President Biden on Tuesday vetoed legislation that would have reinstated tariffs on solar panels from Chinese companies in Southeast Asia that were found to have been imported into the United States in violation of trade rules.
The Senate passed the resolution by a narrow margin this month, with several key Democrats supporting the measure, in a sharp rebuke of Mr. Biden. The president announced a two-year pause on the tariffs last year after importers complained that the sanctions would threaten broader adoption of solar power in the United States.
“Passage of this resolution takes a beating against American innovation,” Biden said in a statement Tuesday. “It would undermine these efforts and create profound uncertainty for American companies and workers in the solar industry.”
The standoff has pitted Biden’s climate goals against efforts to make the United States less dependent on China’s supply of materials that are crucial to the American economy. Critics said the suspension of the tariffs did not stand up for American workers and solar power manufacturers, who have pressured the administration to block the importation of cheap goods.
“We must get behind the message of wanting to build an American supply chain with action, even if it is difficult and complicates some deployments,” said Robbie Diamond, executive director of SAFE, a group that advocates reducing America’s dependence on oil. “If we are going to talk for the sake of talking, we must walk the road.”
Members of Congress criticized Biden’s suspension of sanctions after a US trade court ruled in December that four Chinese companies attempted to illegally evade US tariffs on solar products shipped from China by routing their products to through factories in Southeast Asia.
If not for Biden’s suspension of the tariffs, those companies would have been subject to higher tariff rates to bring products into the United States. Some Democrats have joined Republicans in accusing the administration of violating US trade rules written to protect US manufacturers.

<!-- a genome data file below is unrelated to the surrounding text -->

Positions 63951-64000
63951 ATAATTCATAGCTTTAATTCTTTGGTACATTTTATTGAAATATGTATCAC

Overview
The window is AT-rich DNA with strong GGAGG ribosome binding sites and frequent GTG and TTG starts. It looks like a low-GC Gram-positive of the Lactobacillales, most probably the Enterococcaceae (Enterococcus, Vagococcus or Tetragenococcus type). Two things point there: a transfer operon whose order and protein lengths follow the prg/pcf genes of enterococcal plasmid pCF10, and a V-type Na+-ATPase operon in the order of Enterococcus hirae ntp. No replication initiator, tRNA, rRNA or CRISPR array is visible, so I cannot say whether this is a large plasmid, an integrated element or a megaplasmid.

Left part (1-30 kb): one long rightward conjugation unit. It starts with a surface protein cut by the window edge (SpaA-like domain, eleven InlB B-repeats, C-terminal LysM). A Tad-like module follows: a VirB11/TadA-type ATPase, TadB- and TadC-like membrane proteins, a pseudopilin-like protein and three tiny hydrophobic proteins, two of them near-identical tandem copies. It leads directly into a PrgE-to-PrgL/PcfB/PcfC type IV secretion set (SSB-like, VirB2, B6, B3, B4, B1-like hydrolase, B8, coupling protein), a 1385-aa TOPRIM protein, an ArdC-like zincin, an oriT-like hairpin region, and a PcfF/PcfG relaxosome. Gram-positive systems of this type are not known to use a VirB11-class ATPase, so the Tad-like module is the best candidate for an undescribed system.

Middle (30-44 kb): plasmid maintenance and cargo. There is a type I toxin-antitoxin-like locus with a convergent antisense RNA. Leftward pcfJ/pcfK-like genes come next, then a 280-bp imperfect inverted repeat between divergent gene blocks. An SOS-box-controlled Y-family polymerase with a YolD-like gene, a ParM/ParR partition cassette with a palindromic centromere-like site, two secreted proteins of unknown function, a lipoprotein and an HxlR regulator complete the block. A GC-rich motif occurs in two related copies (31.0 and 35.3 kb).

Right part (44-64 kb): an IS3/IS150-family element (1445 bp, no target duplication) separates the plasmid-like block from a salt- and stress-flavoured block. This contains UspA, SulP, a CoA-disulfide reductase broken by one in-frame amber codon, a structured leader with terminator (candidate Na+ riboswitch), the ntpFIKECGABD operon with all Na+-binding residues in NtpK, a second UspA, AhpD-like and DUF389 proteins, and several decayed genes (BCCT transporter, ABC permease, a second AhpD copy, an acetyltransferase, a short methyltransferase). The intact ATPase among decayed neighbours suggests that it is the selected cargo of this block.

Rep. Dan Kildee, D-Michigan, said in a statement Tuesday that Biden had not “held China accountable.”
“Failing to stand up to those who engage in unfair trade practices hurts American workers and manufacturers,” Kildee said.
However, the administration has argued that buying solar panels from China in the near term is necessary to meet the president’s efforts to mitigate climate change. China makes the vast majority of the cells and panels that convert sunlight into electricity.
However, solar importers and installers have defended the tariff pause, saying it should be extended further. The White House has also argued that the materials are needed as companies commit to building solar panels after Biden passed the Cut Inflation Act, which provides $37 billion in incentives for companies to produce solar panels, turbines wind power, batteries and crucial minerals in the United States.
“This action is a reaffirmation of the administration’s commitment to business certainty in the clean energy sector and a signal for companies to continue creating jobs, increasing domestic manufacturing capacity, and investing in American communities,” Abigail Ross Hopper , president of Solar Energy. Industry Association, she said in a statement.
ann swanson contributed reporting.